2. Your email campaign's "From" address must accurately identify you as the sender. The "From" name should always be your name, your email address or your company name.
  3. Your message must include the ability for your subscribers to opt-out of future email campaigns, and you must honor the removal request within 10 days of the request being sent. Make sure that your email either contains a link the recipient can click to be removed or you include instructions for them to reply to the message, putting "remove" in the subject line. It is no longer acceptable to include a note like "There's no need to opt out. This is only a one-time mailing." Always be sure the recipient can easily opt out of your mailings.
  4. Make sure that your email campaign's "Subject" line is straightforward, not misleading. The subject line must be related to the content of the email message, specifically what is being offered in the message.
  5. Your message must also include your current physical mailing address.
  6. Failing to comply with any of the above can get you into trouble with the Federal Trade Commission. Violators can be fined up to $250 for each email message sent, up to 2 million dollars per email campaign, or spend up to 5 years in prison.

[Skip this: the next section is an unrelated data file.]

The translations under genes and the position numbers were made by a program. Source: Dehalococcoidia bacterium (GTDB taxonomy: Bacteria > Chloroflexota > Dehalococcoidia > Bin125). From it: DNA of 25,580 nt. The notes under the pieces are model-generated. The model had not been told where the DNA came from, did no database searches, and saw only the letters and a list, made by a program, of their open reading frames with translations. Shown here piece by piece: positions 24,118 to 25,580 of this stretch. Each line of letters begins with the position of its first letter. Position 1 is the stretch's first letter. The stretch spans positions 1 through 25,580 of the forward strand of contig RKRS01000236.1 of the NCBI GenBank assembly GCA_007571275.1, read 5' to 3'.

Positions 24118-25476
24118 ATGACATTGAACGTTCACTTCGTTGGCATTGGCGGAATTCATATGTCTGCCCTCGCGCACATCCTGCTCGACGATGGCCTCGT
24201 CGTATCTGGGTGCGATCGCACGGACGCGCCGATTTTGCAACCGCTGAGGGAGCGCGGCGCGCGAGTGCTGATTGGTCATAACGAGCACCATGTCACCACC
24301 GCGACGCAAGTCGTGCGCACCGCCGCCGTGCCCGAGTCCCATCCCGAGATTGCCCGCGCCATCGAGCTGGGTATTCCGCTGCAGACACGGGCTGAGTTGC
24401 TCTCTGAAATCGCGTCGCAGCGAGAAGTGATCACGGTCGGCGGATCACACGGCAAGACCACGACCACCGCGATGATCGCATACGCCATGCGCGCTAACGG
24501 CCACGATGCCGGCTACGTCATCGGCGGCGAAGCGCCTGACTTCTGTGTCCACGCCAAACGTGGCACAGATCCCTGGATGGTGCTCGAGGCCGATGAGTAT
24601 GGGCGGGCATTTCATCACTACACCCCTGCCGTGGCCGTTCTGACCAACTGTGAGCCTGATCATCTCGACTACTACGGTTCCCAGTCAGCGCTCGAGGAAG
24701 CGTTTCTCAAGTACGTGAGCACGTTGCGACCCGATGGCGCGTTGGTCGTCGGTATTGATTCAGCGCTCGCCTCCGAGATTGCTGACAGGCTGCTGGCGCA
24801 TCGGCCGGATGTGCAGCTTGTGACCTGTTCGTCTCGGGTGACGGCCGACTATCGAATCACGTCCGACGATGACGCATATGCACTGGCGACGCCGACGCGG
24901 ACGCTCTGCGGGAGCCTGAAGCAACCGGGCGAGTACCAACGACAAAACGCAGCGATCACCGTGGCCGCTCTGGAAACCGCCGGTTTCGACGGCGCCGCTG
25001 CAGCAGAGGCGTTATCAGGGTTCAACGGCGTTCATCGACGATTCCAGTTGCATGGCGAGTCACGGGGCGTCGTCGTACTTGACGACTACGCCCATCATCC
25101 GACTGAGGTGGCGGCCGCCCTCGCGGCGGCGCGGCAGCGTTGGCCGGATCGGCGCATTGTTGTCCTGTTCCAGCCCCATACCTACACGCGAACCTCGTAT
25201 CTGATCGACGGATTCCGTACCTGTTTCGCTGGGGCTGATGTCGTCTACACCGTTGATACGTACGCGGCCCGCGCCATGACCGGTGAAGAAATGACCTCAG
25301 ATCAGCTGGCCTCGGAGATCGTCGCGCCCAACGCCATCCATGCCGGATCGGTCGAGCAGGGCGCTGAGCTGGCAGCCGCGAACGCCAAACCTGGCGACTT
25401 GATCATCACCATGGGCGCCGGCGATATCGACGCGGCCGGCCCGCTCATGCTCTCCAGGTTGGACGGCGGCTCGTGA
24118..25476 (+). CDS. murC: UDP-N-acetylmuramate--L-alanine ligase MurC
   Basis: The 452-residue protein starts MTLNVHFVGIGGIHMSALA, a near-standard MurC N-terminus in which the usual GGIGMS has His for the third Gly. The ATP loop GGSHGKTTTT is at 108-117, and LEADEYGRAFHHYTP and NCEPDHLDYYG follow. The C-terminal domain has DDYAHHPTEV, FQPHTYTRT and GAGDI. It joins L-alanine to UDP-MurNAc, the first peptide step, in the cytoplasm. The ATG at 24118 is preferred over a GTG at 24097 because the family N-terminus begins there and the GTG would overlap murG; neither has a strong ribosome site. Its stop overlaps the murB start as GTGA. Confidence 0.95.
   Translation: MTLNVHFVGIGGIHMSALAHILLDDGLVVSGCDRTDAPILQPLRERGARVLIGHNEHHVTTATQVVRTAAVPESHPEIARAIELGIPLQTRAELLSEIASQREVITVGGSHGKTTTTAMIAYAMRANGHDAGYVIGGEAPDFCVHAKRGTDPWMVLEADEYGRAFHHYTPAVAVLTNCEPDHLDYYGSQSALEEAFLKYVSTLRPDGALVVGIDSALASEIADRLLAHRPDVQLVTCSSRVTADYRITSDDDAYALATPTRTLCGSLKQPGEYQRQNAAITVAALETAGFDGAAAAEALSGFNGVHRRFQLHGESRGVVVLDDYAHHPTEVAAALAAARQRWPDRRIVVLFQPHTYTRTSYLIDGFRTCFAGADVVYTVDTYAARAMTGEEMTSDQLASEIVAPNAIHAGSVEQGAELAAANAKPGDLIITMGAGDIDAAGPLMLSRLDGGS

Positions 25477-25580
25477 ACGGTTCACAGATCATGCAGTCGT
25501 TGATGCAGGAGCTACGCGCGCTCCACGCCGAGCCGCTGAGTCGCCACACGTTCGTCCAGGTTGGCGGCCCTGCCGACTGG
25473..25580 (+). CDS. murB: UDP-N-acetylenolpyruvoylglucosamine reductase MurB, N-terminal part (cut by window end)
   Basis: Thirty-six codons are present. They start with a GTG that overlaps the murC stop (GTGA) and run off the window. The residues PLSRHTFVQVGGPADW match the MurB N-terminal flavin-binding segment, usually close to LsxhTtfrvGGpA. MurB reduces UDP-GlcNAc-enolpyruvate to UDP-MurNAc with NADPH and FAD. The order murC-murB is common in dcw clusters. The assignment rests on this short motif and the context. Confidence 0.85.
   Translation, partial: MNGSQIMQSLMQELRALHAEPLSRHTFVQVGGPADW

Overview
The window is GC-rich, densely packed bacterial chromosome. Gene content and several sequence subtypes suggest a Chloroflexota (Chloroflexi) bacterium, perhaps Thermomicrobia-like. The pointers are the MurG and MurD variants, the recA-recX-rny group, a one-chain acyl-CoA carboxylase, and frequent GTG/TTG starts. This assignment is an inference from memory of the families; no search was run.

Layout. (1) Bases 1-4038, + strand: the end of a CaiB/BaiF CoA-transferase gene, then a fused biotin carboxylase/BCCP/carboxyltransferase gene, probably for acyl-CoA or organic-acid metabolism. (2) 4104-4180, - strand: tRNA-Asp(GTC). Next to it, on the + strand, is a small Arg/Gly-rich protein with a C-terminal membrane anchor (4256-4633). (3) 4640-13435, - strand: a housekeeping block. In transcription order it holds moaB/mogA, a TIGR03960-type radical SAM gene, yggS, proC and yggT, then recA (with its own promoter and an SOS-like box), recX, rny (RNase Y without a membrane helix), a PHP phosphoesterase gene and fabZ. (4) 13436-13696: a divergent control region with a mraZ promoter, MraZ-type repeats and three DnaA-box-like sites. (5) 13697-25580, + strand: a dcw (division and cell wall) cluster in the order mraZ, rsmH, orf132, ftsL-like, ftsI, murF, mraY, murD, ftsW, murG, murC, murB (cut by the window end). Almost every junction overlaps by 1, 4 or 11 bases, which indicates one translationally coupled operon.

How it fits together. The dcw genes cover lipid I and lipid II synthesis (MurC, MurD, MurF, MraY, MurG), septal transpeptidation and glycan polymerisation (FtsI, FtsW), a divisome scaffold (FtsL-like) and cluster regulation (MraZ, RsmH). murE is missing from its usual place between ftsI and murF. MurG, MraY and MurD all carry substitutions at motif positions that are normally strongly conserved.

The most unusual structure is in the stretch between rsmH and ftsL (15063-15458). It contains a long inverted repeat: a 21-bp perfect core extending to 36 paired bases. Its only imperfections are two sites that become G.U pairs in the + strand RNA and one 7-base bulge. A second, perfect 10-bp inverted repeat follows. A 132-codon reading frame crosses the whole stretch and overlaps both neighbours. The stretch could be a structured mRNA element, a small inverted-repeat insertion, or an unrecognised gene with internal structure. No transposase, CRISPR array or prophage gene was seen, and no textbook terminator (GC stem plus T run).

To read the Spam Law in its entirety visit:

Here's what we recommend you do to get the best results from your email promotions:

  1. Purchase leads that are "opt-in", not "co-registration opt-outs". Co-registration opt-out leads are people who filled out a form online to win a prize or enter a contest. On the web page below the form was a list of ads, each of them having a box in front of it that was already checked. The lead then has to uncheck the box if they DON'T want to receive information from the advertiser. Oftentimes, the lead didn't even notice the boxes, so is receiving email about things he/she has no interest in. These leads may be cheap but the response rate is very poor.
  2. Use a "permission-based" list, which means the list recipients have opted in (requested) to receive information regarding a specific subject from you. For example, if you are sending email promotions about your network marketing business, make sure you buy leads that requested information about a home-based business. If you are sending email promotion about your weight loss products, make sure your leads requested information about weight loss. Targeting people who are already interested in what you have will greatly increase the response rate to your promotions.
  3. Be able to provide proof of opt-in, like the date and time the lead opted in, as well as the IP (Internet Page) address. Make sure any leads you buy come with this information or that the lead seller will provide it if someone you email should forget that they opted in and accuse you of spamming them.